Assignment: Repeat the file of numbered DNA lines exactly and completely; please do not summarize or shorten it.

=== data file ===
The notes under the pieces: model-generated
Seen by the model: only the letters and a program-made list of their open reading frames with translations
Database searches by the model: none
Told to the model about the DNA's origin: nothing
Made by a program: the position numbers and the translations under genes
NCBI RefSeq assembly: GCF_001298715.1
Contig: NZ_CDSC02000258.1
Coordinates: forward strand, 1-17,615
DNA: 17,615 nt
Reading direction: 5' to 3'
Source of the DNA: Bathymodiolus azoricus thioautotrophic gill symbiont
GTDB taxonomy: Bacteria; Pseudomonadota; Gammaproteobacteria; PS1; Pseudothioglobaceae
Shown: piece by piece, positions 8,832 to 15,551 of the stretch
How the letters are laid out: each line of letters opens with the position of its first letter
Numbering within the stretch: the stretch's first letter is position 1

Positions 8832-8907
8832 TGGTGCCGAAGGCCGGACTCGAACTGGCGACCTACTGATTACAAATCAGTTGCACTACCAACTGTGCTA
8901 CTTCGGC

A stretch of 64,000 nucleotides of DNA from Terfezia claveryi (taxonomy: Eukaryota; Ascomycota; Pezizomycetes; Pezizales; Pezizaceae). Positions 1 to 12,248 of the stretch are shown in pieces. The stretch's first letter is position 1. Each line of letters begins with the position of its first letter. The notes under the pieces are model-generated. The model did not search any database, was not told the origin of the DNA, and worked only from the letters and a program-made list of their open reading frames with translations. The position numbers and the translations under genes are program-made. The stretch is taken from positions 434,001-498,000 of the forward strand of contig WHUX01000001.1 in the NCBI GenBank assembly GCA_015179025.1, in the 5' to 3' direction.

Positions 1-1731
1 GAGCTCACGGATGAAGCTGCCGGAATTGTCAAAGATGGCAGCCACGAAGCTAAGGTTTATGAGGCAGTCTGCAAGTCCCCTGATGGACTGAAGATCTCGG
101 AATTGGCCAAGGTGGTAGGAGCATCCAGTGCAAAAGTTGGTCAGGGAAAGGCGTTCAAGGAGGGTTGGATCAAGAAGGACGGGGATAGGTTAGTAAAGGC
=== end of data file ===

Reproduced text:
The notes under the pieces: model-generated
Seen by the model: only the letters and a program-made list of their open reading frames with translations
Database searches by the model: none
Told to the model about the DNA's origin: nothing
Made by a program: the position numbers and the translations under genes
NCBI RefSeq assembly: GCF_001298715.1
Contig: NZ_CDSC02000258.1
Coordinates: forward strand, 1-17,615
DNA: 17,615 nt
Reading direction: 5' to 3'
Source of the DNA: Bathymodiolus azoricus thioautotrophic gill symbiont
GTDB taxonomy: Bacteria; Pseudomonadota; Gammaproteobacteria; PS1; Pseudothioglobaceae
Shown: piece by piece, positions 8,832 to 15,551 of the stretch
How the letters are laid out: each line of letters opens with the position of its first letter
Numbering within the stretch: the stretch's first letter is position 1

Positions 8832-8907
8832 TGGTGCCGAAGGCCGGACTCGAACTGGCGACCTACTGATTACAAATCAGTTGCACTACCAACTGTGCTA
8901 CTTCGGC

A stretch of 64,000 nucleotides of DNA from Terfezia claveryi (taxonomy: Eukaryota; Ascomycota; Pezizomycetes; Pezizales; Pezizaceae). Positions 1 to 12,248 of the stretch are shown in pieces. The stretch's first letter is position 1. Each line of letters begins with the position of its first letter. The notes under the pieces are model-generated. The model did not search any database, was not told the origin of the DNA, and worked only from the letters and a program-made list of their open reading frames with translations. The position numbers and the translations under genes are program-made. The stretch is taken from positions 434,001-498,000 of the forward strand of contig WHUX01000001.1 in the NCBI GenBank assembly GCA_015179025.1, in the 5' to 3' direction.

Positions 1-1731
1 GAGCTCACGGATGAAGCTGCCGGAATTGTCAAAGATGGCAGCCACGAAGCTAAGGTTTATGAGGCAGTCTGCAAGTCCCCTGATGGACTGAAGATCTCGG
101 AATTGGCCAAGGTGGTAGGAGCATCCAGTGCAAAAGTTGGTCAGGGAAAGGCGTTCAAGGAGGGTTGGATCAAGAAGGACGGGGATAGGTTAGTAAAGGC